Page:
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Old 01-12-2013, 10:51 PM
 
249 posts, read 369,549 times
Reputation: 235

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I hear and read all of the time that people in Las Vegas do not know their neighbors and keep to themselves. It is absolutely possible to have a sense of community here-- with a little effort. I moved to my street about a year and a half ago-- it was a new street and everyone had lived here under a year (I was the last house on the street to be occupied-- six houses total on a culdesac. I personally know all of my neighbors even though we all work different hours, some have young kids, some have grown kids, some have no kids. I speak regularly with the residents of three of the houses, and semi-regularly with the residents of the other two houses. It's a very quiet neighborhood (although not in a gated community)--- I'm very happy that I live on this street--- it's all what you make of it-- if everyone put in more of an effort, it can be done. I remember election night, I had the neighbors in one house texting that they were mad about the presidential election, another house's residents were texting about being thrilled about the presidential candidates. They all asked my opinion on the judicial races--- we all wished each other happy holidays, and we all look out for each other when there is a strange car on the street.

I wish everyone else who complains about not knowing their neighbors would make more of an effort to find common ground--- we don't share the same religions, views on politics, and we all work different hours--- but have found a way to become a true community. I hope that all of you are able to find the same--- I love my neighborhood!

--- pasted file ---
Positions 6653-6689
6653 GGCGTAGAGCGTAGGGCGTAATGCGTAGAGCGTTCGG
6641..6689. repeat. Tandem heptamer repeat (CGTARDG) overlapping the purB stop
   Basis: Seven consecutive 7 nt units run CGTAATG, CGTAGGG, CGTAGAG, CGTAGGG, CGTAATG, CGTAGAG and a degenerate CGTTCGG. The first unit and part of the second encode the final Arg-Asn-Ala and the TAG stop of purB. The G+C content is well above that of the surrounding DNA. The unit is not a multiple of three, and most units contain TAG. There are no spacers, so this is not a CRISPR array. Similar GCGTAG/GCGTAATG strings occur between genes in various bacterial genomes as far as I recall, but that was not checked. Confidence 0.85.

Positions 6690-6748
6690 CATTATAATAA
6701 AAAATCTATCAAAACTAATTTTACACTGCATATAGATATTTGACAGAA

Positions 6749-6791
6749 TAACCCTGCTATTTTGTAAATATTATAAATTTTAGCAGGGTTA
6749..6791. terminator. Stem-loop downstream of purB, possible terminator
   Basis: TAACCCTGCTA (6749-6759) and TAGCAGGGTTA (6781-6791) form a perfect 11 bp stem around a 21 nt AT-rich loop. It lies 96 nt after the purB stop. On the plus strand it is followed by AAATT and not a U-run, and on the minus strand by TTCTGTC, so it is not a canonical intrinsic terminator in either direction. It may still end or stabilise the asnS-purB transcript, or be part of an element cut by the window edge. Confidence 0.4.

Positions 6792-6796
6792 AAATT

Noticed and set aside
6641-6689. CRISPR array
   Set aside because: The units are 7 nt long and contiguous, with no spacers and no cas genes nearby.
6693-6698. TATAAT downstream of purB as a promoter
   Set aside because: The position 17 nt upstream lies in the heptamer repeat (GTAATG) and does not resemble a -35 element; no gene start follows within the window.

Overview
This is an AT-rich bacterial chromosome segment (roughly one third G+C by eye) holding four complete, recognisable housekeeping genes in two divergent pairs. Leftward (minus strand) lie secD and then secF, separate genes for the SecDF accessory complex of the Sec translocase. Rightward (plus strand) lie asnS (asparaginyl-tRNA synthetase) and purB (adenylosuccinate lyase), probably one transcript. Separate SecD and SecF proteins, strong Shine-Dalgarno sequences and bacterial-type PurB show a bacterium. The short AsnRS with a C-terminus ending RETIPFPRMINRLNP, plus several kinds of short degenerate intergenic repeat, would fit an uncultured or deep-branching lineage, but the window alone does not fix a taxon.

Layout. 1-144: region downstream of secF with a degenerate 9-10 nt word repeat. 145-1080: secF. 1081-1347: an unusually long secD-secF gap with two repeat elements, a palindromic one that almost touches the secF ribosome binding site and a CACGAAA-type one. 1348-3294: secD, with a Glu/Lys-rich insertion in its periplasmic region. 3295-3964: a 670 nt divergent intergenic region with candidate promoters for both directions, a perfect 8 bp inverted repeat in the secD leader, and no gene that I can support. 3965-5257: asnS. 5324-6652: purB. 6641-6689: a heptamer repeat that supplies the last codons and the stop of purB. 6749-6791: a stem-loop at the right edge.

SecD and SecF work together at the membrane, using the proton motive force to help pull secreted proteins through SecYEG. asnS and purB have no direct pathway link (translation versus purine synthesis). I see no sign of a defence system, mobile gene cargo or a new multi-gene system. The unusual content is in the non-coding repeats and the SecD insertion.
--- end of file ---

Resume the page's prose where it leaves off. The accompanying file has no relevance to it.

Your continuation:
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Old 01-12-2013, 10:56 PM
 
4,938 posts, read 10,037,760 times
Reputation: 8536
They oughta make that post a sign and post it on every single street corner in this town.

P E R F E C T.
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Old 01-12-2013, 11:29 PM
 
654 posts, read 1,168,779 times
Reputation: 484
Well Girlesq, I want dollar bills to float down on rainy days too.
The fact is Las Vegas is a very transient city. People hate it, people love it! Its either or, not in between. People don't know how long they will be in Vegas so why waste the time and energy. We all work different hours, so its a logistical mess to get together. I lived in my home 8 years and I have seen everyone of my neighbors move in and out and subsequent renters/owners leave too!
Sure, a new housing community you will have this cohesiveness but after a year or 2, neighbors start doing the moving shuffle.
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Old 01-13-2013, 01:33 AM
 
Location: Bangkok, NYC, and LV
2,037 posts, read 2,775,295 times
Reputation: 1128
Quote:
Originally Posted by Girlesq View Post